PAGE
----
discourse

Yes, journalists are* responsible for their headlines

Unfortunately, headlines are, often enough, hyperbolic, clickbaity, misleading, having secondary content, racist, priming, inappropriate or ill-judged. Engaged readers will complain to the author. The author, enraged with righteous indignation, will bark, “I didn’t write the headline…

What are your priors?

Maybe Bayes theorem can help right wing commentators better understand, and respect, the language of privilege …

Cop show Blue Bloods makes me cringe

Blue Bloods is a story of a cop family, the Reagans, in New York. And it’s a reasonably well written family drama that suffers from deeply racist, and sexist, narratives…

Petrostatehood is not a zero or one

Some time ago Nikiforuk published an article at Foreign Policy declaring Canada a petrostate. It caused a big splash and became a talking point in the culture wars that make up Canadian politics. Stephen Saideman called it hyperbole. And Andrew Leech called it short on evidence…

The best journalism is a kind of advocacy

I’ve been interested in hearing more about a case of a Prince Edward Island writer and journalist who was ejected from the Press Gallery for being an advocate. Wow. I have lots of thoughts about this. Most saliently I believe that journalists are advocates…

Social norming, agenda setting and discourse about climate change

I am fascinated by what constitutes the limits of “respectable” public discourse. This phenomenon is related, in part, to the Overton window, which is the set of concepts that are considered politically acceptable by the dominant culture. But I am equally fascinated by the social limits …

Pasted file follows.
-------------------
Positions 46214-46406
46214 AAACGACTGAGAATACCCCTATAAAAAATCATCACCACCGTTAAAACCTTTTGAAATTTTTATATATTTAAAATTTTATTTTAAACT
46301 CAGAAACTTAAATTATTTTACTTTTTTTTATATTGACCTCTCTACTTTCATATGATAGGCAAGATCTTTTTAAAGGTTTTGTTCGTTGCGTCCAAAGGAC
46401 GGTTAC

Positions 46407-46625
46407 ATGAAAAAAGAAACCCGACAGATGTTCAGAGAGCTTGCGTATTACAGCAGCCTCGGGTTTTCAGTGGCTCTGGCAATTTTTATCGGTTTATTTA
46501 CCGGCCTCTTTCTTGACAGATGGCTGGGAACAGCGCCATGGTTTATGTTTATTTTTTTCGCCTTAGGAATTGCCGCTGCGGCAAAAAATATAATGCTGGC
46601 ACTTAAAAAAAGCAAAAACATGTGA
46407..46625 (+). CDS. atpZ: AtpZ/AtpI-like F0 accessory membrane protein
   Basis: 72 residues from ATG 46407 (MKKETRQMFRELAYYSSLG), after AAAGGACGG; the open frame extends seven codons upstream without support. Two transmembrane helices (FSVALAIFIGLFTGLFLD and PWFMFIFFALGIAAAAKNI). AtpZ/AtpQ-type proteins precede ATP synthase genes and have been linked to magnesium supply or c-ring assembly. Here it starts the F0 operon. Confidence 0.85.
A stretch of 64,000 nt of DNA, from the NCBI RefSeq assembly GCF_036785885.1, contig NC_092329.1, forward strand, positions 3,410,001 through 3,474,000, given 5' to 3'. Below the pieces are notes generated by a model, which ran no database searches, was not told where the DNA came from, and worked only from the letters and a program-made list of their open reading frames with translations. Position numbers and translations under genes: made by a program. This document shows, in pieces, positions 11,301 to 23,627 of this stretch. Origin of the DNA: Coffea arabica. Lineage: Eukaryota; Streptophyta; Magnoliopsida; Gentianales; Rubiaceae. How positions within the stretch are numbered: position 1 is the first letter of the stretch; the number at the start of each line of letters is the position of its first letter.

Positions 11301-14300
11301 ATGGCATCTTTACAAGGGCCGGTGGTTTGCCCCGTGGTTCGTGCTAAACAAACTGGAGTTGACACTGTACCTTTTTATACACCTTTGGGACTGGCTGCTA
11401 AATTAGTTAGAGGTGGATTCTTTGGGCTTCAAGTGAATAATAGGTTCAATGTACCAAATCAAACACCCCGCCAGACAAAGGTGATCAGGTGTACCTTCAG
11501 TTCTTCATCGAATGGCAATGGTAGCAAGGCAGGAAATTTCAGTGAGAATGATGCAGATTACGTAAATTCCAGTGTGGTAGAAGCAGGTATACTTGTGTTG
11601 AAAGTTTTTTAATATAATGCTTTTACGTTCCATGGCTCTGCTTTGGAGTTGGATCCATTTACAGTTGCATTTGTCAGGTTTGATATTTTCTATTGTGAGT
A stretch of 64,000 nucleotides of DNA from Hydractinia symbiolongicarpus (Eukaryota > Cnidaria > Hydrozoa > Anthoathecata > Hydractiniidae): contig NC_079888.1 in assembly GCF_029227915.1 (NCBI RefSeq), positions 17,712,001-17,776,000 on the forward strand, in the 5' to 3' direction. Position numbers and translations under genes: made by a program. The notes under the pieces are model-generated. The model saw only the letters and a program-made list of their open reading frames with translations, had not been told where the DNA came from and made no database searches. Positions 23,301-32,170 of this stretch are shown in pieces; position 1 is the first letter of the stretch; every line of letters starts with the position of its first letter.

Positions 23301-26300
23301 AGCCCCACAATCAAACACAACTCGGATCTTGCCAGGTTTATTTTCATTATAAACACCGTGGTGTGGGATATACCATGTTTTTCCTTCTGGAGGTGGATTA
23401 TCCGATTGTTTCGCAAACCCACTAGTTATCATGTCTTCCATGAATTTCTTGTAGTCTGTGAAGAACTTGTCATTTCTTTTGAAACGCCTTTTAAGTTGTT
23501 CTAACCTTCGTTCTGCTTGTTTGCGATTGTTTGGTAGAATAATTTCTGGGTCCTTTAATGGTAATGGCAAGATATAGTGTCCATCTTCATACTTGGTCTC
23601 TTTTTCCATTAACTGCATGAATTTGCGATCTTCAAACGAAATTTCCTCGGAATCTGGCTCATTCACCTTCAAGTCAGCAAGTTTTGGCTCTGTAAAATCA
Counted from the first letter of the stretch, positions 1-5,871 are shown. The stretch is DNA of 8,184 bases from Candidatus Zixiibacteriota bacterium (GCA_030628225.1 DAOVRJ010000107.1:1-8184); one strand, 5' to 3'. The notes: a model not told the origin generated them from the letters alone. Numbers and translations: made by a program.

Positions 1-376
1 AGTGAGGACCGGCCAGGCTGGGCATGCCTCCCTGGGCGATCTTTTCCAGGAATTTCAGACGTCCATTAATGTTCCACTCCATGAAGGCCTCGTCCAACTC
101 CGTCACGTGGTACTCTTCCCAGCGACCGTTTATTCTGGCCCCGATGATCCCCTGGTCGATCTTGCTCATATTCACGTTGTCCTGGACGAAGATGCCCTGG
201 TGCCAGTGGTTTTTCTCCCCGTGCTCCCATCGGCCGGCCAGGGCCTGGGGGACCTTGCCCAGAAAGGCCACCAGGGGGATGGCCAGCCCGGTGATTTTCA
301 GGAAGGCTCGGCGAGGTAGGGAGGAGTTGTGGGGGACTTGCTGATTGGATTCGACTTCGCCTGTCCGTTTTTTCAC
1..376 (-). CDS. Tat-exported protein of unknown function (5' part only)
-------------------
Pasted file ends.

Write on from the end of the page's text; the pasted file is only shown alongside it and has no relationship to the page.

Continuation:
The context is climate change

Journalists claim that it’s their duty to give context to important events. The floods in Alberta are important. The context is climate change, but the press is strangely absent…

Andrew Coyne: instance of racism #3

This is my third exploration of racism in the writings of Andrew Coyne, while writing for Postmedia News. Today’s argument will focus on the discourse of denial…

Andrew Coyne: instance of racism #2

This is my second exploration of racism in the writings of Andrew Coyne with Postmedia News. This argument will refer to three articles written by Coyne in January…

Andrew Coyne: instance of racism #1

This is my first argument toward the conclusion that journalist Andrew Coyne made claims that were racist. The remarks by Coyne that I will focus on for today’s argument were…

Andrew Coyne dismisses multiple allegations of racist writing

A little while ago I posted a review of several journalists’ positions on the Idle No Moremovement. With the exception of Ibbitson, all of the journalists I reviewed positioned themselves as experts and went on to express views in ways that displayed a lack of good judgement…

The social relevance of journalism

There is an old idea that journalism has an important role in democracy. I kind of believe this. But the problem is that the view of journalism subscribed to by the old guard, is shrinking the role of journalism in our democracies…

Dinosaur journalists and Idle No More

I challenge white journalists to tell us how much they think they know about about the history and relationship between settlers and Indigenous people. Judging by their recent strong opinions about First Nations governance, Indigenous land rights, the Idle No More movement, Attawapiskat, and Chief Spence, they are all experts…

The veil is “hideous”, “odious”

This is my sixth post in my series on Dan Gardner’s article about the Muslim veil. I want to reflect on the language of hate, and on having successful public disagreement via Twitter…

The use and abuse of science in editorial

I approve of science. I approve of evidence and research. By and large and in the long run, science reveals the facts or transparently fails to do so. Along the way we make mistakes, get things wrong, get our hands dirty and learn that stuff is often really complicated. And I also approve of journalists…

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